Imagine a world without tomatoes.
Sure, it’d be great if you’re Fozzie Bear or some other old-timey comedian. But for the rest of us? It would totally suck.
Pizza would just be circular cheesy bread.
Spaghetti, a pile of sad, limp noodles. Ravioli? Oh, do you mean these bland pockets of cheese? I’d keep going, but all you Italian-loving DBAs out there are probably having heart attacks at the very thought. Plus, there’s chili, salsa, hot sauce, tomato soup to consider – so many foods!
And it’s not just about how boring and tasteless our favorite foods would be without tomatoes. Think of our health. Packed with antioxidants like lycopene, tomatoes provide nutrients that do everything from improving blood pressure, a biggie for us stressed-out DBAs, to preventing sunburns.
They can even cure scurvy.
But the story I’m about to tell you isn’t about pirate diseases. It’s about a hero of a DBA who happens to work at the largest tomato processor in the U.S. It’s about the mess of a database environment he inherited and how he used a single toolset to improve his career and the processes at the company for which he works. That company? Red Gold, Inc.
When Matt started out at Red Gold, Inc., he was just a wee junior DBA, reacting to constant database issues like work was an endless game of Whac-a-Mole, minus the fun and prizes. See, the senior IT resources at the company had jumped ship, leaving poor Matt to deal with a massive SQL farm on his own. And because this complex environment supports highly automated manufacturing facilities and a distribution center that’s more than a million square feet, plus perishable inventory, tight packing timelines and logistics, Matt felt the pressure.
Tomatoes make terrible stress balls.
When you’re dealing with databases that support a business built entirely on items with a short expiration date, you can’t afford downtime or even slow database performance. Which is why Matt stood up to the inefficiency, fighting for a better way.
After struggling to get by with PowerShell’s basic capabilities, and trying to solve database issues manually, Matt discovered a database monitoring solution called Spotlight® on SQL Server Enterprise. Matt knew he’d found the secret ingredient for improving the health of the tomato business and, ultimately, his career.
Saving the world from sauce-less pizza
Thankfully, Matt wasn’t the only one who saw the value in switching to a toolset that offers more visibility, historical playback, powerful automation, root-cause detection and analysis and more. As Brian White, Red Gold’s Senior Manager of Applications and Project Management, told me when we caught up recently, “We had some monitoring and alerting developed in PowerShell; however, Spotlight on SQL Server Enterprise provided us with everything we were initially looking for and much more that we didn’t even know we needed.”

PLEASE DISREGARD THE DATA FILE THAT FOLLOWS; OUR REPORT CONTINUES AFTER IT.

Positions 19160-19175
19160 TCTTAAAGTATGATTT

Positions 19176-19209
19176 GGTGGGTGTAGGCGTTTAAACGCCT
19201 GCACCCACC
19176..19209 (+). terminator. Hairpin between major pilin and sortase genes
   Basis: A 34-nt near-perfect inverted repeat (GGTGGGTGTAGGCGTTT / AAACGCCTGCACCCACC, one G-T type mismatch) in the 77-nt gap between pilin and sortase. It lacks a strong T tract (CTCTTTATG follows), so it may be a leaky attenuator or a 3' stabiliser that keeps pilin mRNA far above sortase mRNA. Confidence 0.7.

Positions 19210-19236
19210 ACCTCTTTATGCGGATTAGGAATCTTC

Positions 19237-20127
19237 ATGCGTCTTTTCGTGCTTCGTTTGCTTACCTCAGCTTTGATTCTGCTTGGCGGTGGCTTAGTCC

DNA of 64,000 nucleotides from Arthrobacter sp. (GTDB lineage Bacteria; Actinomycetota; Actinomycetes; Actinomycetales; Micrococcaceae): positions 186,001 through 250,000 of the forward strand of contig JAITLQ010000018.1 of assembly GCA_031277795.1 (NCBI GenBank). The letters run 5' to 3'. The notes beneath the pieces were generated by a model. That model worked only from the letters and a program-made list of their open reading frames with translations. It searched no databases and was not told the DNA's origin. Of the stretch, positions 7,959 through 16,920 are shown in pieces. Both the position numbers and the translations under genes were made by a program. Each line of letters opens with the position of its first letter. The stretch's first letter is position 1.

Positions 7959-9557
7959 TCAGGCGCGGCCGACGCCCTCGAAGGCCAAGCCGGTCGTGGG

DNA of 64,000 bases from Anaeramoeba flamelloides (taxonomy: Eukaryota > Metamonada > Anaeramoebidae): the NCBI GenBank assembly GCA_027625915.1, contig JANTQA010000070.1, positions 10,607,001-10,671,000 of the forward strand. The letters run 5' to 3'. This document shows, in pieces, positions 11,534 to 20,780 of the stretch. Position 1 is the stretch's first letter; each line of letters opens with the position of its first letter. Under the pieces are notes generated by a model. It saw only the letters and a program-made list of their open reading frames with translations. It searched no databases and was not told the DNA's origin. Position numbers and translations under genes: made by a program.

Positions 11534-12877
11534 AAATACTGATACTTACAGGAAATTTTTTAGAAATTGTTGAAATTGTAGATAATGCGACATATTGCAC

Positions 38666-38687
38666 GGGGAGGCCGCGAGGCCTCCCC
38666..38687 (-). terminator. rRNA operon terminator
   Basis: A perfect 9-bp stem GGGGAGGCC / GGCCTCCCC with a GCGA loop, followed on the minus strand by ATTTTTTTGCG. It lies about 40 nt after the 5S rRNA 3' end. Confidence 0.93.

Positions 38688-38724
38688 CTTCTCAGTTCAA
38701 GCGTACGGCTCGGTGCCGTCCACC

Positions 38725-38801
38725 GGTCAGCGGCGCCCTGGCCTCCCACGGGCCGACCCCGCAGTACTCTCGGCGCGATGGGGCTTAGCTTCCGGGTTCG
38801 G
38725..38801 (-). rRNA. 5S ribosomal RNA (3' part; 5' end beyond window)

Going beyond basic monitoring
So what were some of those invaluable capabilities? Matt told me everything from benchmarking and data trends to the playback function that lets him quickly identify the real catalyst behind a performance problem were game changing. Oh, and he’s also a huge fan of the free Spotlight mobile app, which includes a color-coded heat map, so he can check performance on the go. It helps to quickly see emerging issues and understand what can wait and what can’t.
All the info, all the time
Armed with new insights and specific guidance from Spotlight, Matt quickly improved database performance. This put an end to user frustration, heavy volume of helpdesk calls – it even gave Matt more time for innovation.
And that’s how Matt went from database administration to project management.
As White puts it, “Spotlight is a tool that enables us to better leverage Matt as a resource and, as importantly, it provides an opportunity for him to grow in his career.”
Plus, it’s pretty great for the company’s bottom line, too.
Spotlight not only improves operations, but it also saves money by eliminating the need to hire more DBAs. Matt says, “Spotlight has enabled us to do more with existing staff and has prevented the need for headcount increases.”
Matt also echoed something I hear a lot from other Spotlight users, adding, “I was more than pleased with Spotlight from day one. In the trials that we did, Spotlight was far and away the most impressive to me, and I have not looked back since.”
How can you become a DBA hero?